On Trump, Watkins said it was "a big step for him to be" in attendance, though he added that he thought Trump "had to be there."

"But I'm glad he was there and I’m glad that he said what he said beforehand and that he was consistent with the spirit of the moment, which was about honoring the memory of George Herbert Walker Bush," Watkins said.

 

Exiting cathedral, Sessions chats with former Senate colleagues. Will he run for his old seat?

Former Attorney General Jeff Sessions spoke with former Senate colleagues, including Sen. Ben Cardin, D-Md., as he exited the cathedral. NBC News asked if he plans to run for his old Alabama Senate seat — which he’s been said to be considering — in 2020.

“I haven’t cleared my brain on that,” he said. He added that he doesn’t yet have a timeline for making a decision. Democrat Doug Jones won a special election last year after Sessions left the seat open to become Trump’s attorney general.

But Sessions, who earned Trump's wrath for recusing himself from oversight of special counsel Robert Mueller’s Russia probe, was ousted by the president just a day after last month’s midterm elections. Alabama is a heavily Republican state, and the GOP has a good shot at reclaiming the seat in 2020.

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Bush departs Washington for the final time

The former president's casket, accompanied by family, is aboard "Special Air Mission 41," en route to Texas.

The government plane will conduct a "tribute flight" honoring George H.W. Bush over his interment site at the George Bush Presidential Library in College Station, Texas, later this afternoon, according to a news release from Texas A&M University. 

The library is located on the university's campus. 

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ICYMI: George W. Bush continues sweet tradition with Michelle Obama

Bush was caught on video passing a cough drop to the former first lady during John McCain's funeral service in September — and appeared to slip her something sweet ahead of his father's ceremony today, too.

Allan Smith

What's next following Bush's state funeral

With the former president's state funeral service in Washington, D.C., concluded, Bush's casket, accompanied by his family, will now board a government plane and head toward Houston, where ceremonial events and remembrances will continue through Thursday.

Thursday morning, another funeral service will be held at St. Martin's Episcopal Church, where Bush's grandson, Texas Land Commissioner George P. Bush, and former Secretary of State James Baker will eulogize the former president.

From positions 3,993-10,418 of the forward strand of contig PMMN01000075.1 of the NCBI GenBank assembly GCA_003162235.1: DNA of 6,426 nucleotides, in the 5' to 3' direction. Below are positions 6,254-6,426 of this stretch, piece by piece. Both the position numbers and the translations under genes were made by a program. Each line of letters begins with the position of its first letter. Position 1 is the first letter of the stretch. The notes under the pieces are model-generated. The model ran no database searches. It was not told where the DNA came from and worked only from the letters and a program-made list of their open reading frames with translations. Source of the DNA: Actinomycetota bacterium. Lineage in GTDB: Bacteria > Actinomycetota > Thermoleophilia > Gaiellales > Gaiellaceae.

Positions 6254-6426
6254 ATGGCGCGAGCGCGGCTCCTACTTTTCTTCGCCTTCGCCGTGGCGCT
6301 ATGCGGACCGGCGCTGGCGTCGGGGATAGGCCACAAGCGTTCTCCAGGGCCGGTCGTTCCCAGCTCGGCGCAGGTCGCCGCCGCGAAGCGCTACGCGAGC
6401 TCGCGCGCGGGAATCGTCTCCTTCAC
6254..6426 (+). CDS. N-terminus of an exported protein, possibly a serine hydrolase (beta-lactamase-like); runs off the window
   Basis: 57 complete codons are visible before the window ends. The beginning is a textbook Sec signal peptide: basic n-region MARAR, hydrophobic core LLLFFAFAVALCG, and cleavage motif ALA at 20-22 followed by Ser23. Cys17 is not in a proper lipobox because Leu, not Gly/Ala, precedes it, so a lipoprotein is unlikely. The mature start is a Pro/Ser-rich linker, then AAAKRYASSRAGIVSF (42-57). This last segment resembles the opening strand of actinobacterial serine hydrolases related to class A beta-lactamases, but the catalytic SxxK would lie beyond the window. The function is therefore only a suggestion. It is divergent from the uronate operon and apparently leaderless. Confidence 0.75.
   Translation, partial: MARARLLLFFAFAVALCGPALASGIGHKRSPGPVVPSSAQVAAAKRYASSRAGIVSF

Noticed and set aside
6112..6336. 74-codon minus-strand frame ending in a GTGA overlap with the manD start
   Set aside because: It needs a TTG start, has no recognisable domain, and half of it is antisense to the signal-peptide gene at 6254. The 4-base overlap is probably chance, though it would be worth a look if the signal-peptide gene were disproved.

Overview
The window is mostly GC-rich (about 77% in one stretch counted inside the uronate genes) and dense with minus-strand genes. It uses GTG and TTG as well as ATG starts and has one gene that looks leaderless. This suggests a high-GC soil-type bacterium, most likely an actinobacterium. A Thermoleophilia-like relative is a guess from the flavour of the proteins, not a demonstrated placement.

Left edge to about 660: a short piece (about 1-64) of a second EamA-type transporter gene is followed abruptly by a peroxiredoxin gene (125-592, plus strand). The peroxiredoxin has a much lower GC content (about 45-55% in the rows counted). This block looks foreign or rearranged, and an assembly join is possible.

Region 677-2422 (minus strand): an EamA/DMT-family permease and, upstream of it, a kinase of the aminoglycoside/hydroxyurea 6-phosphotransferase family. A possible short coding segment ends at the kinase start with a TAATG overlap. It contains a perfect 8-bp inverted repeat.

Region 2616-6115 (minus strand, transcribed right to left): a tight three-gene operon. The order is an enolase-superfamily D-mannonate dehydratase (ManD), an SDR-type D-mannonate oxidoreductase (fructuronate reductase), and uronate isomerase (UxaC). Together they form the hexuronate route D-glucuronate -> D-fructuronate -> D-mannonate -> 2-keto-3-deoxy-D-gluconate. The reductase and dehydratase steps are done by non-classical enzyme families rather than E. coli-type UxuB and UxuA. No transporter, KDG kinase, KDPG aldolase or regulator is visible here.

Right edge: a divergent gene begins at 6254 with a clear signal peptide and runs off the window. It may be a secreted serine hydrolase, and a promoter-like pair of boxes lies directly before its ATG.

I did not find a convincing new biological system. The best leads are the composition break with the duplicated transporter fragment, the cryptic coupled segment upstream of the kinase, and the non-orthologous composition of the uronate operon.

Bush told CNN that his grandfather's funeral was an opportunity for the nation to "put politics aside."

Following that service, Bush's remains will be transported by funeral train to Texas A&M University in College Station, Texas. Bush will be laid to rest on the grounds of the George H.W. Bush Presidential Library and Museum, near his wife, Barbara, and their daughter Robin, who died of leukemia in 1953 at age 3.

Card: Bush's funeral marked 'disappearance' of tribalism that has 'captured America'

Andrew Card, who served as secretary of transportation under George H.W. Bush and later as former President George W. Bush's chief of staff, told NBC News that Bush's funeral was reflective of his decency and respect for others. 

"I found this to be very moving, it was emotional, it was wonderful to see the world coming together to do this," Card said, adding "We saw the former presidents, we saw the president of the United States, this was not a political event, this wasn't a partisan event, this was a celebration of a life well lived and a country served extremely well."

The ceremony marked a "disappearance" of tribalism that has "captured America for so long," Card continued.

"He respected individuals who served, even when he didn't agree with what they had to say," Card said.

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How Bush responded when he heard his own eulogy

NBC's Willie Geist reports that Jon Meacham, biographer and friend to the former president, read the eulogy he delivered today to Bush before his death. 

Here's how Bush responded.

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WATCH: Casket leaves cathedral as Bush heads home to Texas

Funeral attendees stand during last hymn as Bush's casket carried down the aisle

The service is nearing its end, and as the final hymn is sung, the casket is carried down the aisle in procession.

The Bush family, again escorted by Maj. Gen. Michael L. Howard, followed the casket out of the cathedral. 

Prince Charles filed out behind Supreme Court justices Sonia Sotomayor and John Roberts, but as he passed them, they did not appear to exchange any words.

Analysis: W. eulogy exceeded my expectations

I didn't have high expectations for George W. Bush's eulogy for his father. The fraught relationship between them, chronicled in Jacob Weisberg's book, "The Bush Tragedy," suggested it might be cliche-ridden and well short of moving.

It wasn't.

This was a fine moment for George W., a tough moment — as any son who has ever eulogized his beloved father (as I have) must know.

43 was, by almost all accounts, a worse president than 41, who himself wasn't a "great president," no matter what the commentary has been this week. But the better angels of the family — and the nation — came through. Among the lines from his eldest son that rang true for me, as a longtime critics of the Bushes: